What Murdoch is talking about here, of course, is the same thing we encountered when looking at the Eightfold Path – the cultivation of a complex dynamical system for countering the equally complex dynamical system of self-deception, and consequently for affording a flowing, flourishing, meaningful life.

Freedom from fantasy – from self-deceptive, self-destructive behaviour – is rather different to freedom from worry. It’s something more. It’s purposeful. It’s freedom in a perspectival and participatory human context. It’s ‘freedom for’.

Freedom for

Reflecting on the key lessons he’d extracted from his epic study of 6,000 years of human behaviour historian Will Durant wrote: ‘Real freedom is possessed only by those who are not anxious to be rich.’ Adding later that ‘Freedom unlimited is chaos complete.’

For freedom to be fulfilling, it needs a focus, a ‘for’.

I wrote in Idiot Money #52 that:

Those that spend hours a day moving, meditating, and contemplating will tell you that it doesn’t take time, it creates it, because they’re now able to easily and happily ignore all the distracting, de-energising crap that blinds other people into believing they don’t have time for anything else.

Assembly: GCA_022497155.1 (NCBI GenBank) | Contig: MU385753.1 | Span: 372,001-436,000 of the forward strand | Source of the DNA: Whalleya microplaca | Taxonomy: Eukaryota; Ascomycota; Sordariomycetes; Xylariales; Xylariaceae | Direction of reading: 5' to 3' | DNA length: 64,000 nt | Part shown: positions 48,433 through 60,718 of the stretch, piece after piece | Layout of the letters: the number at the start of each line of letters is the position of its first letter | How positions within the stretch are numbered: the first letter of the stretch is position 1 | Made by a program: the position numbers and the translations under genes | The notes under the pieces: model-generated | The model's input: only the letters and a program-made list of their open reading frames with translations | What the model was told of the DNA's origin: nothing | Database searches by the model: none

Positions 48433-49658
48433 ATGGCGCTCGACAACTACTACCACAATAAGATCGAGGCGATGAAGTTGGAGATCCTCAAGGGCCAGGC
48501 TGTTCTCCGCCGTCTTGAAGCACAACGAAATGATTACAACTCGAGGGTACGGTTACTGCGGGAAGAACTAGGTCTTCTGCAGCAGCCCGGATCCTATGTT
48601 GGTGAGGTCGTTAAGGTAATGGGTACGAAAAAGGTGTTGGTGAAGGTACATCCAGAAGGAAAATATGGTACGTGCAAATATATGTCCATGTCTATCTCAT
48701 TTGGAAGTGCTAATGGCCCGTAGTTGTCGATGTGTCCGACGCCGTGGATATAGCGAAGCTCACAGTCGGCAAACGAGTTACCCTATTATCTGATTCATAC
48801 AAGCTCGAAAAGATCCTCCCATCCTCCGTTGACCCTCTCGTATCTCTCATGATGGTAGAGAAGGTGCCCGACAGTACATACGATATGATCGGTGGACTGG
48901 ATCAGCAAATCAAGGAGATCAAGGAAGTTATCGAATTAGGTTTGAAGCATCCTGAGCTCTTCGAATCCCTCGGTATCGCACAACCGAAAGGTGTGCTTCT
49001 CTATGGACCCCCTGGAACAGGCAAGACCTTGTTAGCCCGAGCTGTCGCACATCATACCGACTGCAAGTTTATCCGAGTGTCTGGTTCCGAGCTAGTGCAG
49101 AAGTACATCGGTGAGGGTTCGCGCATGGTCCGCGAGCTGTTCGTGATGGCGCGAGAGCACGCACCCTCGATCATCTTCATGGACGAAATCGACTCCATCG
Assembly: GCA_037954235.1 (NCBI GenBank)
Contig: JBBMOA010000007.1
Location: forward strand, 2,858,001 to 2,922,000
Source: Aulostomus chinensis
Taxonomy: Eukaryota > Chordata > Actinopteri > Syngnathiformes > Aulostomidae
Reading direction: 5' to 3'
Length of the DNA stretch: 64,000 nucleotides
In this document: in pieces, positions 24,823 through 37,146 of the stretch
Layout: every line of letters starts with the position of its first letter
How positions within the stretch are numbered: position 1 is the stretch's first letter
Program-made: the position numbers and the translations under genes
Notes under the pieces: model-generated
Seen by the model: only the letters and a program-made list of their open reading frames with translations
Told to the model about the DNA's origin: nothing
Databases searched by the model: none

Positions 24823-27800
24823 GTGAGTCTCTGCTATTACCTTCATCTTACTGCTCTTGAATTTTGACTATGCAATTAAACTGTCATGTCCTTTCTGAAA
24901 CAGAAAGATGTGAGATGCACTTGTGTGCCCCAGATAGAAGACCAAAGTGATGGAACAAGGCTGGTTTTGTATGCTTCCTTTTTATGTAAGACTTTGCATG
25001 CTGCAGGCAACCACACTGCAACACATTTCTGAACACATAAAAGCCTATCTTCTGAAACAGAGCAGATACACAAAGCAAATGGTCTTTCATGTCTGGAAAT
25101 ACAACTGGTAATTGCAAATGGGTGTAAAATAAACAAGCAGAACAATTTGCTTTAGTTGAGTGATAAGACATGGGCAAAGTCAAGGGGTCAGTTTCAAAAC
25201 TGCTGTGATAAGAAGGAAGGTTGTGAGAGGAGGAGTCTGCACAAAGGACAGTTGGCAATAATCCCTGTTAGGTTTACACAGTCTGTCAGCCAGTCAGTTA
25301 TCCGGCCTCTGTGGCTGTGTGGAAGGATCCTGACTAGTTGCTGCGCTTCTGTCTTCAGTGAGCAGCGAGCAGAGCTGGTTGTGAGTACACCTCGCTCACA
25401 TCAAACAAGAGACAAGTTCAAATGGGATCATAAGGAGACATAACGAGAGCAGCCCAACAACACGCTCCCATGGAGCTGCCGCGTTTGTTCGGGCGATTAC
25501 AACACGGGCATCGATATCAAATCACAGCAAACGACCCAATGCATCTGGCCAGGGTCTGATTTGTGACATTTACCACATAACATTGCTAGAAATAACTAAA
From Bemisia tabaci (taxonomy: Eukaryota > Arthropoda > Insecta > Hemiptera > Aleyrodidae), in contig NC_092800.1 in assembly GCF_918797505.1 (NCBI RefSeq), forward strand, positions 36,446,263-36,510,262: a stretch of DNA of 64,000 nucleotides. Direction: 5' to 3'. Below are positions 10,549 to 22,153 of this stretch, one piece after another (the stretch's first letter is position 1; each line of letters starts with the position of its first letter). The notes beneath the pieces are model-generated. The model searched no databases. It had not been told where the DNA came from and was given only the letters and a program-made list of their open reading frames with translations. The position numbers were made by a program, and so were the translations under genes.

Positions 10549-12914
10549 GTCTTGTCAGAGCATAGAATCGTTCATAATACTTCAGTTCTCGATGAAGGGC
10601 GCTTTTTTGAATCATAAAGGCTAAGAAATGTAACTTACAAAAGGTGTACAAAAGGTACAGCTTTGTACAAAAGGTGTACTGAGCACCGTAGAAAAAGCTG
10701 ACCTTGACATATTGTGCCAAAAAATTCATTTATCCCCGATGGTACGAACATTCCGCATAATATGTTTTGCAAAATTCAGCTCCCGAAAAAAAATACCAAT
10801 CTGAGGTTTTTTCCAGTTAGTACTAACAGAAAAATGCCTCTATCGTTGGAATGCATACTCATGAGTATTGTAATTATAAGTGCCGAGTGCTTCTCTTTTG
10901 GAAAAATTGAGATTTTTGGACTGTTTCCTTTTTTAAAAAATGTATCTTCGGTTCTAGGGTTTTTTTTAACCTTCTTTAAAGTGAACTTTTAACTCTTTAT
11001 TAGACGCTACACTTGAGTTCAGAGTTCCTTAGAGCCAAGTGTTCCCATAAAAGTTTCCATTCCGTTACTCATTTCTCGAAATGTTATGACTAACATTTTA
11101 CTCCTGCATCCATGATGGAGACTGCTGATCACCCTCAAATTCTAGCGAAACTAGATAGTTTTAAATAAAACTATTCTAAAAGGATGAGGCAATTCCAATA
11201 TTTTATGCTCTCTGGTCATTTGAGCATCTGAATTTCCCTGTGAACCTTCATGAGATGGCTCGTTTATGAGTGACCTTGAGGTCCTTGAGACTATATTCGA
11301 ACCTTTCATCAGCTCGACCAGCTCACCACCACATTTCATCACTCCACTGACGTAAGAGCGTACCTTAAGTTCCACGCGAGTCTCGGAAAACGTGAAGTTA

A few of you asked me to elaborate. This is the elaboration.

Freedom is an ability. Therefore it’s also a responsibility. And like any ability-responsibility (like money, time, energy, intelligence, connections, and the like) if you waste it – if it has no purpose, nothing it’s for – then rather than flowing, you’re going to flounder.

We all cling to fantasies, especially financial fantasies. Freeing ourselves from them is frightening. But when you do so, you gain far more than you lose, both mentally and materially. You wire yourself not for waste, but for your wants.

You open up the opportunity – the freedom – for flourishing. Which, assuming your goal is living better, rather than being able to say ‘f-you’ to your boss, is excellent news.